Author Topic: A Tribute to John G. Iverson - Genius inventor - kidnapped/killed by the NWO  (Read 37662 times)

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"The late John Iverson, who at age 18 designed the guidance system for NASA Lunar Module, and later founded Electro Research and Electron Kinetics, two of the most highly regarded amplifiers of all time."

"hmmm... I was just looking for a Picture of the Electron Kinetics Eagle 7a...

as a kinda "inside joke" for the background of this page with the Eagles' "Hotel California" Video...

Instead I found this huge picture of that Beautifully Grotesque Gentle Giant...
(some day ask me about John's FAVORITE Joke I made up about this amp...)

I was stunned...

You have to realize...

I BUILT this little 100 pound puppy out in Lake Havasu City, AZ back in 1983...

and by "this" I mean... I built ALL of the Eagle 7a's with Serial Numbers UNDER #81 (THIS one is #43)

and by "Built" I mean...

Drilled/Tapped/Deburred EVERY Hole...

Tested/Matched/Soldered EVERY Component/Wire/Connection...

then Calibrated it with a Sine Wave at 100,000 cycles per second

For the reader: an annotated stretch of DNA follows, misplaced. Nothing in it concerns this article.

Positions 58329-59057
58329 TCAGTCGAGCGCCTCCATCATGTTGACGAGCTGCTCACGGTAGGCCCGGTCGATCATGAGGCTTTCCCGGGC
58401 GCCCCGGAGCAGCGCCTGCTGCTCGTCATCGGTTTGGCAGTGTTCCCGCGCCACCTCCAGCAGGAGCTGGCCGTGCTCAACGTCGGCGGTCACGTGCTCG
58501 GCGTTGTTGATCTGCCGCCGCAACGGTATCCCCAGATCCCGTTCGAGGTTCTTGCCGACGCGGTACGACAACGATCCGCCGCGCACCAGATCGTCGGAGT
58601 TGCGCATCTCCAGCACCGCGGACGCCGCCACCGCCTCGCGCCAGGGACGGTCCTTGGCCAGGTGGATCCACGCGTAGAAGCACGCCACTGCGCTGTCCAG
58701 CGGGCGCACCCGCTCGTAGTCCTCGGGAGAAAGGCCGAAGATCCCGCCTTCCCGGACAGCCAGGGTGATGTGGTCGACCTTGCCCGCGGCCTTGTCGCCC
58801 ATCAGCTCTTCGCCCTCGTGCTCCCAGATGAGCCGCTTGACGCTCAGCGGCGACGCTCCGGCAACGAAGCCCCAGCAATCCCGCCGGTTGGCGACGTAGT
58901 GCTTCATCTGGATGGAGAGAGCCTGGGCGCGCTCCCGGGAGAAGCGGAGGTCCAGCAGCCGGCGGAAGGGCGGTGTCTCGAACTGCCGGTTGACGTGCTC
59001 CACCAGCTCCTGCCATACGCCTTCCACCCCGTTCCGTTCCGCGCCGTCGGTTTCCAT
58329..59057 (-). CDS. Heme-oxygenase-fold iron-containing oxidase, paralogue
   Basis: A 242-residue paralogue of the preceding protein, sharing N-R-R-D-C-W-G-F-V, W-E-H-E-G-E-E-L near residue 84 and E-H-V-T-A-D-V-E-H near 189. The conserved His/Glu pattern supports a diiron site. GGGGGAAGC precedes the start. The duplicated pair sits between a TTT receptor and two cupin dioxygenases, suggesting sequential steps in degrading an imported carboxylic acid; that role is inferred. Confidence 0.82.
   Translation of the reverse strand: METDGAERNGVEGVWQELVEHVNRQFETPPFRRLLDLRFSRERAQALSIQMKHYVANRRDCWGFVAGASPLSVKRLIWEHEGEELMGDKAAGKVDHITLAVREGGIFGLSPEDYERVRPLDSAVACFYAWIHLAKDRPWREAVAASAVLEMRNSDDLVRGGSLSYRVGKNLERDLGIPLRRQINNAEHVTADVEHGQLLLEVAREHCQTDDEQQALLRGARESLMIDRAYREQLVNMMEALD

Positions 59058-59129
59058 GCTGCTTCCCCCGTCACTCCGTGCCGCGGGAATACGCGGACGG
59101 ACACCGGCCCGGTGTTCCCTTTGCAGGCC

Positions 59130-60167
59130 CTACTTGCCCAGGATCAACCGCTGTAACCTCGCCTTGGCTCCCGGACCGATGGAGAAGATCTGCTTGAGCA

(nearly THREE octaves ABOVE what the Human ear can even perceive)
{the Circuitry had a frequency response of D.C. to 7 MegaHertz}
[delivering 300 Watts per Channel into 8 Ohms]

ALL under the Auspices of my Mentor... My Guru... My Best Friend...

John Iverson

I MISS you John!"
Sunday, September 23, 2007
Was John Iverson's Meeting With The FBI Fatal?

Years ago, I had received an issue of a hi-end audio magazine that I'd been subscribing to at the time, which contained an article regarding a well known audio electronics' designer who had one day mysteriously vanished. His name was John Iverson and his company, Electron Kinetics, was known at the time for producing some of the finest audio amplification systems in the world.

There was some speculation as to what became of John. However, no one really seemed to know what had happened to him. There was even a rumour that his company had been in debt at the time of his disappearance, yet I am unaware if this was ever proven to be fact.

Over the years I've often wondered whatever became of him, as even to this very day it still seems quite implausible that he would have just upped and left his home one afternoon without leaving an explanation for having done so.

While surfing E-bay some weeks back searching to see if any of John's amplifiers might be listed on the auction site, I decided to use the Internet to see if I could locate any further information about him.

Sure enough, I quickly found a forum in which a few people had commented in regard to his mysterious disappearance. However, one post immediately caught my eye as it contained information that I had not remembered reading about years earlier in the hi-fi article.